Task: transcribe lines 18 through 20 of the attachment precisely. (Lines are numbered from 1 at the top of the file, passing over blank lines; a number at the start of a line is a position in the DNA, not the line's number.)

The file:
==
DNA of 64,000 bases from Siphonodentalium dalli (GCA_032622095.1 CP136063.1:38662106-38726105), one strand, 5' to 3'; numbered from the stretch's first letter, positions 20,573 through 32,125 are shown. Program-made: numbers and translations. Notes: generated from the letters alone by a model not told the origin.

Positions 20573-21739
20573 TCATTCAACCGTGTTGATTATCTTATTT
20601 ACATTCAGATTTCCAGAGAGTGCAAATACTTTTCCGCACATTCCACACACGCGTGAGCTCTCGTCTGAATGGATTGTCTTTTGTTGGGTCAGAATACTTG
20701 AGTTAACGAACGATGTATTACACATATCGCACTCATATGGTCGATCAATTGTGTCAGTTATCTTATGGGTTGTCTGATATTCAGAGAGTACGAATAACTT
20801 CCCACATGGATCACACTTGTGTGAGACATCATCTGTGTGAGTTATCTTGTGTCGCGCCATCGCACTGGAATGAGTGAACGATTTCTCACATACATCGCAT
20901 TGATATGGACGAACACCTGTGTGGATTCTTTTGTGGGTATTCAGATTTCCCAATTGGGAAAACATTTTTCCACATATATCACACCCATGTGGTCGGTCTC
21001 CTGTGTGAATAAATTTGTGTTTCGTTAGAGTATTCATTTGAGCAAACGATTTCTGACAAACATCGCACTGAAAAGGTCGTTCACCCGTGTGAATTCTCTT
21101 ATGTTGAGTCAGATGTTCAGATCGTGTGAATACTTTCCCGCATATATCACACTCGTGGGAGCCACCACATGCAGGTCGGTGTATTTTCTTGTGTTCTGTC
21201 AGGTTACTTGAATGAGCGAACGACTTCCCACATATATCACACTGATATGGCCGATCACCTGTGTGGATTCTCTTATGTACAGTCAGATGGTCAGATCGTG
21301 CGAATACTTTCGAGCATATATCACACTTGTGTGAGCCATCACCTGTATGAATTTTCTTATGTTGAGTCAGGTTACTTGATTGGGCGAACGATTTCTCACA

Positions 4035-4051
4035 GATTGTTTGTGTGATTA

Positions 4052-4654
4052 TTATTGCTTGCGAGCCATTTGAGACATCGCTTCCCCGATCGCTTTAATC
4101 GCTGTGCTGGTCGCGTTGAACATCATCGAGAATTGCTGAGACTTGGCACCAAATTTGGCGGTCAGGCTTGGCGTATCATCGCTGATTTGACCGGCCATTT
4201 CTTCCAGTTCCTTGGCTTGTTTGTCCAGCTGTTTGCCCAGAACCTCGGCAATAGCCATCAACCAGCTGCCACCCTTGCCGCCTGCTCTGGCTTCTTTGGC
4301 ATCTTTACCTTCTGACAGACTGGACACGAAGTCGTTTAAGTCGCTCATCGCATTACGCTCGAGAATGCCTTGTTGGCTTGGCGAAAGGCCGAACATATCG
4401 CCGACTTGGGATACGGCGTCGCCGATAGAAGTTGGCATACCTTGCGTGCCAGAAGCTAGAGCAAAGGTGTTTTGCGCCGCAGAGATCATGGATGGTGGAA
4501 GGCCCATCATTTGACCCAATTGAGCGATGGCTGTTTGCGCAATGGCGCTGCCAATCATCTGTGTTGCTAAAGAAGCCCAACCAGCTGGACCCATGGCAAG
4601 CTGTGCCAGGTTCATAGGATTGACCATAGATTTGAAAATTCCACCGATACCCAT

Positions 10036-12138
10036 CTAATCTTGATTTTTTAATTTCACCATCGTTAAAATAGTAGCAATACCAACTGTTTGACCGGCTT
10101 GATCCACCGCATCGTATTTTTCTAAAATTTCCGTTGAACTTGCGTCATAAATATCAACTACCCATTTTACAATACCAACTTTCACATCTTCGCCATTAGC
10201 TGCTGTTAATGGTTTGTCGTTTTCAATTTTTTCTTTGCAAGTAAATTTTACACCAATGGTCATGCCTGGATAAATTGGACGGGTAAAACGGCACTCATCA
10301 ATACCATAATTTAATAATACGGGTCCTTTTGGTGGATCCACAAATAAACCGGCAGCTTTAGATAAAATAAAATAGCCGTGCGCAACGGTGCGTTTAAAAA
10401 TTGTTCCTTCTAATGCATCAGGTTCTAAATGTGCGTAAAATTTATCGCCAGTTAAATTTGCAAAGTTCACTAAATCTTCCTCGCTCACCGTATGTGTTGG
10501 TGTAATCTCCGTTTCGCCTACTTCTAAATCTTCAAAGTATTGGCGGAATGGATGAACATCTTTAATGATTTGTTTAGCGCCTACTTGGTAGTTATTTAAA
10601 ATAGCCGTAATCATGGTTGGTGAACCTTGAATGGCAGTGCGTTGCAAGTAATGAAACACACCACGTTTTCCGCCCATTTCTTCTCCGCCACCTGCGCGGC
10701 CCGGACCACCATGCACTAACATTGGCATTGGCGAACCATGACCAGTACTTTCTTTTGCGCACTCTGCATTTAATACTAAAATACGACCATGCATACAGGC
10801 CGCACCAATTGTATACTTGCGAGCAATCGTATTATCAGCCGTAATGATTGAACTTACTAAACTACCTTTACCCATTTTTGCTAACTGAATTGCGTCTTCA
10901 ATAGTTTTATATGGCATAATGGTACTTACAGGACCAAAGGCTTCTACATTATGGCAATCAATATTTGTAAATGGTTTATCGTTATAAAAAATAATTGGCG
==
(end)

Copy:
4301 ATCTTTACCTTCTGACAGACTGGACACGAAGTCGTTTAAGTCGCTCATCGCATTACGCTCGAGAATGCCTTGTTGGCTTGGCGAAAGGCCGAACATATCG
4401 CCGACTTGGGATACGGCGTCGCCGATAGAAGTTGGCATACCTTGCGTGCCAGAAGCTAGAGCAAAGGTGTTTTGCGCCGCAGAGATCATGGATGGTGGAA
4501 GGCCCATCATTTGACCCAATTGAGCGATGGCTGTTTGCGCAATGGCGCTGCCAATCATCTGTGTTGCTAAAGAAGCCCAACCAGCTGGACCCATGGCAAG